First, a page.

September will be a key month for COVID credit card promotions

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Amid the COVID-19 crisis, one of the silver linings in the credit card world has been the many “new normal” promotions that card issuers have rolled out.

In June, our sister site CreditCards.com found 81 percent of annual fee cardholders felt they were receiving at least as much value as they did pre-COVID. That was incredible, since most annual fee cards focus on travel, and that industry has been devastated by the pandemic.

Cardholders’ high satisfaction levels made sense because so many cards adapted their structures to prioritize groceries, streaming services, takeout, delivery, home improvements and other areas where consumers were spending.

However, that happiness may soon be put to the test. Some of these temporary deals have already expired, and many others are due to lapse later this month.

  • The Capital One® Venture® Rewards Credit Card is allowing cardholders to redeem their miles to offset streaming and restaurant purchases at a rate of 1 cent per mile until Sept. 30. That valuation is normally reserved for travel, and it’s double what cardholders get for statement credits.
  • The Chase Sapphire Reserve® and Chase Sapphire Preferred® Card both have limited-time offers scheduled to expire at the end of the month. Their “Pay Yourself Back” feature enables customers to cancel out grocery, home improvement and dining purchases at an elevated ratio that typically only pertains to travel. These cards are also giving higher rewards on select streaming services and on gas and Instacart purchases through Sept. 30.

What happens next?

The Sapphire cards are on their second wave of COVID promotions (in May and June, they focused on grocery rewards). That suggests Chase may be willing to write a third chapter.

However, many airline and hotel cards — including those co-branded by Delta, United, Southwest, Marriott, Hilton and others — temporarily gave higher rewards than usual at supermarkets, but those arrangements have ended. Many of those are Chase cards and others are issued by American Express.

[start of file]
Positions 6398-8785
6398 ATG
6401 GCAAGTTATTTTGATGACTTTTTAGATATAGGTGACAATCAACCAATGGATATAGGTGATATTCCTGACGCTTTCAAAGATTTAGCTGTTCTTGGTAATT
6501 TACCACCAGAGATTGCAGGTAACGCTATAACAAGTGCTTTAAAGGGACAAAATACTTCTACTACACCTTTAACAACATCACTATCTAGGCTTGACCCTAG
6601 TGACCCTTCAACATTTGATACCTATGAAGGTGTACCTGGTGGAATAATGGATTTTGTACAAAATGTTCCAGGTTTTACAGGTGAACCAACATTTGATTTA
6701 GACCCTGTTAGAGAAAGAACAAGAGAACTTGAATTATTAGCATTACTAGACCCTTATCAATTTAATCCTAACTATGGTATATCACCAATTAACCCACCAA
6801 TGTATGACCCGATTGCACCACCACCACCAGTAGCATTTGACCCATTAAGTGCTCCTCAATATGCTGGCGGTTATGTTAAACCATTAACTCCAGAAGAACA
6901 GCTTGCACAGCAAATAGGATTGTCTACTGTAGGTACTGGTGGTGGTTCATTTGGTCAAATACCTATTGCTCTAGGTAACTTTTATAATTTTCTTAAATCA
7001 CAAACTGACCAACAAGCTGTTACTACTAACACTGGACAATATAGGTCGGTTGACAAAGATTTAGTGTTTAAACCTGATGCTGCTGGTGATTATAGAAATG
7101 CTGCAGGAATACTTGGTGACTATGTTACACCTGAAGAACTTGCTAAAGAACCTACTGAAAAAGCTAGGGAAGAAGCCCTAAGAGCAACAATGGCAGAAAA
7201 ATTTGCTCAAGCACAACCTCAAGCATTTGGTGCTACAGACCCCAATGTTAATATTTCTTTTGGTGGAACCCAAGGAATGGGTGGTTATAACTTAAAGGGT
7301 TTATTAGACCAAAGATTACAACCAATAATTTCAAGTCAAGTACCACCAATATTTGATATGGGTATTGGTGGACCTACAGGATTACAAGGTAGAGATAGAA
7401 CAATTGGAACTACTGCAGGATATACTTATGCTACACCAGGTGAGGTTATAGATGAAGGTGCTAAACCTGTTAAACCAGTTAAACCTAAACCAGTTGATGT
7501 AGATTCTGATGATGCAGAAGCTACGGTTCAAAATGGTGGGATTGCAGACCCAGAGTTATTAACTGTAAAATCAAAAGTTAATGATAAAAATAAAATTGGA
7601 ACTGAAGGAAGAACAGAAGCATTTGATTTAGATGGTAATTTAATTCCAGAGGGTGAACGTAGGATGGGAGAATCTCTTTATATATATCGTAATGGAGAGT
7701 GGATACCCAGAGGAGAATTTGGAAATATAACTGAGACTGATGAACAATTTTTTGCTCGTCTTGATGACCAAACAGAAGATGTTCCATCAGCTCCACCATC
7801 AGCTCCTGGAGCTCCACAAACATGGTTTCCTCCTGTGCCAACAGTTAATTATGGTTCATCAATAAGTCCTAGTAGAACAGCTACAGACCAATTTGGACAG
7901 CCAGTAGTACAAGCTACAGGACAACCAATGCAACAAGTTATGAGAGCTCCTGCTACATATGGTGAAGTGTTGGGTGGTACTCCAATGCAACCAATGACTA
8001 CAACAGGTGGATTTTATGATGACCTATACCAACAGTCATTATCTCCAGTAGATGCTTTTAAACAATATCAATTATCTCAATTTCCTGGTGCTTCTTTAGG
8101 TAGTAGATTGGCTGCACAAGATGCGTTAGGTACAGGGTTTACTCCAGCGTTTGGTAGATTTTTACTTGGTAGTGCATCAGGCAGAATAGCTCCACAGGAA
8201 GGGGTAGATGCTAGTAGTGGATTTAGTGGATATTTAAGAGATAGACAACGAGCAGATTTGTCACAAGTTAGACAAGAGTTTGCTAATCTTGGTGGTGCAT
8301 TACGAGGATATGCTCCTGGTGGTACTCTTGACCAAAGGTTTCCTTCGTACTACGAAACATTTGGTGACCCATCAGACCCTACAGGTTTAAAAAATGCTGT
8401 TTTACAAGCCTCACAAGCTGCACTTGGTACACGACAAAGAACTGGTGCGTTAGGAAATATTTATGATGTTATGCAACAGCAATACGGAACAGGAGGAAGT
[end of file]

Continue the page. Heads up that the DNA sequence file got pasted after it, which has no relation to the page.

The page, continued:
On Aug. 19, the Transportation Security Administration processed fewer than 600,000 airline passengers, a 75 percent drop from the same weekday a year prior. On the same date, seven-day average airline spending was down 86 percent from the equivalent period in 2019, according to Chase. Lodging spending was down 52 percent. Research firm STR found U.S. hotels were only half full during the week ended Aug. 15. They were 72 percent full during the corresponding time frame a year earlier.

The Chase spending data is particularly alarming because it’s forward-looking. People usually book trips well in advance, yet travel spending remains very depressed. We know from the TSA and STR that current travel is way down. The Chase numbers suggest it’s unlikely to pick up anytime soon.

I don’t think travel perks are ready to stand on their own two feet, so unless non-travel perks are added or extended, annual fee travel cards could be on shaky ground. Many consumers are especially fee-conscious these days, given the uncertainty about the economy and jobs.

What you can do

Ask for a break

Look up when your annual fee is set to renew. A few weeks before that, call customer service and ask them to waive (or at least lower) the fee. A 2018 CreditCards.com survey found that 70 percent of the people who asked for an annual fee to be waived or lowered were successful. Anecdotally, I suspect your odds are even better these days.

Ask for a retention offer

If you can’t avoid the annual fee itself, perhaps some bonus rewards points or miles could lessen the sting. Ask to speak with the card issuer’s retention department. They’re the last line of defense before customers cancel cards, and they often dole out sweeteners to incentivize you to stay.

Consider a product change

Canceling your card is an option, but it’s often not your best route. It will reduce your available credit and could in turn raise your credit utilization ratio (credit you’re using divided by credit available to you).

That would hurt your credit score. Instead, request a product change. That’s when you switch to a different card from the same issuer (perhaps one that doesn’t charge an annual fee and has a rewards structure that better suits your current spending habits).

Save up for a future trip

You won’t be stuck at home forever, so you could amass a points-and-miles stash and dream of faraway lands. “Future you” will thank you. Don’t go overboard, though. Airlines and hotels often devalue their points and miles.

Saving up for a desired first-class flight or suite is one thing — hoarding aimlessly is another. If you have more travel points or miles than you know what to do with, consider switching to a cash back card.

Have a question about credit cards? Email me at ted.rossman@bankrate.com and I’d be happy to help.